Cuban medical workers arrive at the Waterkloof Air Force Base in Pretoria in an effort to fight the coronavirus, in a photo released by the South African government on April 27 / © DIRCO/AFP/File
US Secretary of State Mike Pompeo on Wednesday criticized South Africa and Qatar for accepting doctors from Cuba to battle the coronavirus, accusing the communist island of profiting from the pandemic.
Cuba's globe-trotting doctors have long been a source of diplomatic soft power and pride for Havana, but Washington says the medical workers only benefit the government and has encouraged them to defect.
"We've noticed how the regime in Havana has taken advantage of the COVID-19 pandemic to continue its exploitation of Cuban medical workers," Pompeo told reporters.
"We applaud leaders in Brazil and in Ecuador and Bolivia and other countries which have refused to turn a blind eye to these abuses by the Cuban regime and ask all countries to do the same, including places like South Africa and Qatar," he said.
"Governments accepting Cuban doctors must pay them directly. Otherwise, when they pay the regime, they are helping the Cuban government turn a profit on human trafficking."
South Africa, which like Qatar has friendly relations with the United States, on Monday announced that 217 Cuban doctors had arrived in the country, which has the highest number of coronavirus infections in Africa.
Cuba has sent doctors to more than 20 countries during the COVID-19 pandemic including hard-hit Italy as well as Mexico. France has also authorized Cuban teams to help in its overseas territories.
Cuban President Miguel Diaz-Canel reacted to Pompeo on Twitter, writing: "The United States is being deliberately deceitful by attacking Cuba's international medical cooperation with lies and slander."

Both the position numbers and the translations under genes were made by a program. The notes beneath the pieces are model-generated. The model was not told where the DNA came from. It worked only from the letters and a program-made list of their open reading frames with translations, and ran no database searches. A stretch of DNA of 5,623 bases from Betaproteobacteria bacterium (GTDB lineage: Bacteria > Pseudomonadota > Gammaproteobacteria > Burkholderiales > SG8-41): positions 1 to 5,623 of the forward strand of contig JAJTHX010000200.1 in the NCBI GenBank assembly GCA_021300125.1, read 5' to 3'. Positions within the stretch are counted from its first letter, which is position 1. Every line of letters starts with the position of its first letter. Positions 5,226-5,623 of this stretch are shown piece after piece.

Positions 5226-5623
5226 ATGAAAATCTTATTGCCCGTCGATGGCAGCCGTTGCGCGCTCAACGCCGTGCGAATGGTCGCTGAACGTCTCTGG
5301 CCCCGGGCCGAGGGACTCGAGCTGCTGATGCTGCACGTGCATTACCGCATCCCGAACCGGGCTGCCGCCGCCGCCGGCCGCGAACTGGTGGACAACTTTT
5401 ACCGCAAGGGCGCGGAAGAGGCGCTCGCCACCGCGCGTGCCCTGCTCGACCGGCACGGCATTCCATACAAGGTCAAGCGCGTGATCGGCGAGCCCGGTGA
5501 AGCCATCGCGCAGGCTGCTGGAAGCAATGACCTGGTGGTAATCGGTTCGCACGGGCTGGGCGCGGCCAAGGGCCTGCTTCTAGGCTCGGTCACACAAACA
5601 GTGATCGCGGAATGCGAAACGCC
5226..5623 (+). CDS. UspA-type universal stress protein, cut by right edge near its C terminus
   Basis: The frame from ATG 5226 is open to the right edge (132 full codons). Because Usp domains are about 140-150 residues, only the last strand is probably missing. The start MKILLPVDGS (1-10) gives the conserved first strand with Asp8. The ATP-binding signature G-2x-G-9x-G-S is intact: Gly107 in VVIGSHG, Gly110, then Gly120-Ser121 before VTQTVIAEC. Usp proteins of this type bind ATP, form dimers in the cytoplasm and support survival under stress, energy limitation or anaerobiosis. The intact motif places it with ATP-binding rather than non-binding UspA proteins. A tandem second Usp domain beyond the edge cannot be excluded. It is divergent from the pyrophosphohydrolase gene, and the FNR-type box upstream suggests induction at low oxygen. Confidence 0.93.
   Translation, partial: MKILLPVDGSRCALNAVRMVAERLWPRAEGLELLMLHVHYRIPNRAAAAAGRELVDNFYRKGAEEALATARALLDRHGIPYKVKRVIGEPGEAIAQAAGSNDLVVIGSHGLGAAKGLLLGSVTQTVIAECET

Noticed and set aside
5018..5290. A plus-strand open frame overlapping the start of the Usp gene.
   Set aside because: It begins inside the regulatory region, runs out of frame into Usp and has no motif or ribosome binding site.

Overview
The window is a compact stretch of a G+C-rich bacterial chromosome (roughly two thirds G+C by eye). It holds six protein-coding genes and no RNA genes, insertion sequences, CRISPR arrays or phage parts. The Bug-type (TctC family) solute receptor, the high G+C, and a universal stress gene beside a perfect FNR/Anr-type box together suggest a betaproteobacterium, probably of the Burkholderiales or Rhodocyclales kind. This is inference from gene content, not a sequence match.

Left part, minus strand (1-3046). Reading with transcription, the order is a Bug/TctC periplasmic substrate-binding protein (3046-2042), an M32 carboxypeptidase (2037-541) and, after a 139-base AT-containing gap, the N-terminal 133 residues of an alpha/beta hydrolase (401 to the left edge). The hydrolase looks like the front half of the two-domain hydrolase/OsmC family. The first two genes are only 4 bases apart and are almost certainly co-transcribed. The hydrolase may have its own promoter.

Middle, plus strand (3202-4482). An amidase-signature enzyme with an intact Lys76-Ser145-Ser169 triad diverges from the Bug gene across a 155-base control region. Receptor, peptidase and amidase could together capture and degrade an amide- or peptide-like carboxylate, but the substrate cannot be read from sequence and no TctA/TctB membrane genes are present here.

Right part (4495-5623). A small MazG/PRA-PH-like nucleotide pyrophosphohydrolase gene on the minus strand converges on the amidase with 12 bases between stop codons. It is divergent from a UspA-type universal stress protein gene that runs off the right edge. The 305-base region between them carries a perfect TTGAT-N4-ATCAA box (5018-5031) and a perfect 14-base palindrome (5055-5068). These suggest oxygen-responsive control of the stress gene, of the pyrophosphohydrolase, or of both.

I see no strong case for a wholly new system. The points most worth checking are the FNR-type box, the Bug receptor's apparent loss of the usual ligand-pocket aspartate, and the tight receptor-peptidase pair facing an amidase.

"Cuba's solidarity further isolates the aggressive policies of the United States," he said as he shared articles from Cuban state media.
Cuba has made health care a societal pillar despite the poverty of the island, which has been subject to US sanctions for six decades.
Former president Barack Obama sought to reconcile with Cuba, calling the isolation policy a failure, and ended a program in which Washington encouraged Cuban doctors to defect and resettle in the United States -- whose capitalist medical system offers exponentially higher incomes.
President Donald Trump's administration has snapped back US pressure sharply and has imposed visa restrictions on Cuban officials involved in medical missions.
Cuba says it earned $6.3 billion from its medical dispatches in 2018 and used the proceeds to finance its own universal health care coverage.
One of the staunchest critics of the program is Brazilian President Jair Bolsonaro, a far-right ally of Trump, who kicked out 8,000 Cuban health workers as he took office.
Cuba's health system briefly became an issue in the US presidential election as opponents of leftist Bernie Sanders assailed his past praise for Havana's record on medical care and literacy.